How did you get involved in Rock Against Racism?

Eric Clapton had made a series of racist protestations at his gig in Birmingham. In response to this, Red Saunders and others wrote to the music press, calling for an organised rank and file movement against racism in rock music, called Rock Against Racism. And the response was quite phenomenal. Hundreds of people wrote in saying, "I want to be part of this, it's a great idea, I love it." And, so, the show was on the road almost immediately. But it started small with little gigs here and there. I got involved when I came back from Australia and met Red Saunders. We became pals and are still pals, 40-odd years later. Rock Against Racism was a wonderful mixture of people who came together - artists, writers, fashion designers, actors, musicians. And it was a quite an anarchic group who had two things in common: one, we loved music, and two, we hated racism. It was also a fantastic time of fun, you know, with bands like the Sex Pistols appearing, and The Clash and Steel Pulse.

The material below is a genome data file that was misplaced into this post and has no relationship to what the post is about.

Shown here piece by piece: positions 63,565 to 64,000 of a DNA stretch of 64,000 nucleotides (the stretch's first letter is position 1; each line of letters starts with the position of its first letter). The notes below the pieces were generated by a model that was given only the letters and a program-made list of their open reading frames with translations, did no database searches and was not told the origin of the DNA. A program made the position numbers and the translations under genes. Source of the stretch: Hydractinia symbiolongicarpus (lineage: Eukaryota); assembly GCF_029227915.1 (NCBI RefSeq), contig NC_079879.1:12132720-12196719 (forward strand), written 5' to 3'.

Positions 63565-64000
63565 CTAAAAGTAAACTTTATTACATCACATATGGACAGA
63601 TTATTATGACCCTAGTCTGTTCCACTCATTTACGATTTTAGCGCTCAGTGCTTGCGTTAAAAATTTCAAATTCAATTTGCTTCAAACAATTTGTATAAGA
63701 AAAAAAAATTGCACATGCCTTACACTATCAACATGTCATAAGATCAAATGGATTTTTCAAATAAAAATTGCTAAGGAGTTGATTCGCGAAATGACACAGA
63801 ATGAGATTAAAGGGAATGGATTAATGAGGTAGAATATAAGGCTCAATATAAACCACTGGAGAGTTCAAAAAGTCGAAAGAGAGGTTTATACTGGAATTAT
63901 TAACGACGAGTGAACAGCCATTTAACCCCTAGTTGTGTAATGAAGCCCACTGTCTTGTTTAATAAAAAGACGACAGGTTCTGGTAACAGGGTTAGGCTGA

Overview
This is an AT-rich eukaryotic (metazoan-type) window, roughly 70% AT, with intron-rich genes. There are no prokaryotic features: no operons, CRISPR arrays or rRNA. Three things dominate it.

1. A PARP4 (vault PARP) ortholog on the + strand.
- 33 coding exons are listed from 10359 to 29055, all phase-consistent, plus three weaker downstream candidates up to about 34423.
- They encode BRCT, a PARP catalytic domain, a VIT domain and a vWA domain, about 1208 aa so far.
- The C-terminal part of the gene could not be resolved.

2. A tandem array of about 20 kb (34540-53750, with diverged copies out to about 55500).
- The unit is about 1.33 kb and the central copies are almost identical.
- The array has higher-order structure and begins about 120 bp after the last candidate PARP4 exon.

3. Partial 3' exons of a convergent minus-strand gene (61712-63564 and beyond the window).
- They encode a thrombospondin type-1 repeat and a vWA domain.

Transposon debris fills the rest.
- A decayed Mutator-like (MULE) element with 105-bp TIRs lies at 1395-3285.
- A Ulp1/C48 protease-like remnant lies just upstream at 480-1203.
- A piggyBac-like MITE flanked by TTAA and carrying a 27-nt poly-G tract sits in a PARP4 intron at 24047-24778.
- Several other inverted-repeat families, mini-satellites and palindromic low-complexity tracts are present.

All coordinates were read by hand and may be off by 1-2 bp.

Tell us about the legendary Rock Against Racism march from Trafalgar Square in central London, to Victoria Park in East London...